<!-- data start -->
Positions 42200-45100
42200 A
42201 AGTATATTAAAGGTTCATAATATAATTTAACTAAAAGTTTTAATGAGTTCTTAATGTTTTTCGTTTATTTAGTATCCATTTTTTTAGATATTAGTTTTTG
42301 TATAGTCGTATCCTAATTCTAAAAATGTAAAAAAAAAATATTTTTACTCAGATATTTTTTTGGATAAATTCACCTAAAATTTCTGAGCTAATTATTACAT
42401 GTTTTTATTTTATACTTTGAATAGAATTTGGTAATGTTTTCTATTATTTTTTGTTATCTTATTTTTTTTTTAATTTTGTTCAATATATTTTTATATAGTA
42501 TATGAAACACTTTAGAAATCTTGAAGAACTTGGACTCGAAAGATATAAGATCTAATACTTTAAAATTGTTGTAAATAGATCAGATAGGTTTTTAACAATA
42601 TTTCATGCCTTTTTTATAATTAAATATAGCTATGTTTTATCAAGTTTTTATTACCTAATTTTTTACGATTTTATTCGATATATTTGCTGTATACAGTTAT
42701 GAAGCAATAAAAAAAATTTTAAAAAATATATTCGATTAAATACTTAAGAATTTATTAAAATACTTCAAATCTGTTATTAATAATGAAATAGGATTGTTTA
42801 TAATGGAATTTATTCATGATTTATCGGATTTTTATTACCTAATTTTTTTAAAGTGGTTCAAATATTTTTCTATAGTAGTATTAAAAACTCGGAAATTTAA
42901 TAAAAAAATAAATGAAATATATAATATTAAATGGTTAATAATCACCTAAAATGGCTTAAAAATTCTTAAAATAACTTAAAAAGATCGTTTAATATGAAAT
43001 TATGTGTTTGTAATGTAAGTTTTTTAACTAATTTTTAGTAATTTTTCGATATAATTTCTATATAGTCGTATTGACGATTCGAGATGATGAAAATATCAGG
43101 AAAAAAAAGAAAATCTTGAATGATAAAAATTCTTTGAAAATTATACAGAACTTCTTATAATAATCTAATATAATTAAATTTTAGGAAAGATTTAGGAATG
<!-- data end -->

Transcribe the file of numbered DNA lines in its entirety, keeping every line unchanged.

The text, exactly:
Positions 42200-45100
42200 A
42201 AGTATATTAAAGGTTCATAATATAATTTAACTAAAAGTTTTAATGAGTTCTTAATGTTTTTCGTTTATTTAGTATCCATTTTTTTAGATATTAGTTTTTG
42301 TATAGTCGTATCCTAATTCTAAAAATGTAAAAAAAAAATATTTTTACTCAGATATTTTTTTGGATAAATTCACCTAAAATTTCTGAGCTAATTATTACAT
42401 GTTTTTATTTTATACTTTGAATAGAATTTGGTAATGTTTTCTATTATTTTTTGTTATCTTATTTTTTTTTTAATTTTGTTCAATATATTTTTATATAGTA
42501 TATGAAACACTTTAGAAATCTTGAAGAACTTGGACTCGAAAGATATAAGATCTAATACTTTAAAATTGTTGTAAATAGATCAGATAGGTTTTTAACAATA
42601 TTTCATGCCTTTTTTATAATTAAATATAGCTATGTTTTATCAAGTTTTTATTACCTAATTTTTTACGATTTTATTCGATATATTTGCTGTATACAGTTAT
42701 GAAGCAATAAAAAAAATTTTAAAAAATATATTCGATTAAATACTTAAGAATTTATTAAAATACTTCAAATCTGTTATTAATAATGAAATAGGATTGTTTA
42801 TAATGGAATTTATTCATGATTTATCGGATTTTTATTACCTAATTTTTTTAAAGTGGTTCAAATATTTTTCTATAGTAGTATTAAAAACTCGGAAATTTAA
42901 TAAAAAAATAAATGAAATATATAATATTAAATGGTTAATAATCACCTAAAATGGCTTAAAAATTCTTAAAATAACTTAAAAAGATCGTTTAATATGAAAT
43001 TATGTGTTTGTAATGTAAGTTTTTTAACTAATTTTTAGTAATTTTTCGATATAATTTCTATATAGTCGTATTGACGATTCGAGATGATGAAAATATCAGG
43101 AAAAAAAAGAAAATCTTGAATGATAAAAATTCTTTGAAAATTATACAGAACTTCTTATAATAATCTAATATAATTAAATTTTAGGAAAGATTTAGGAATG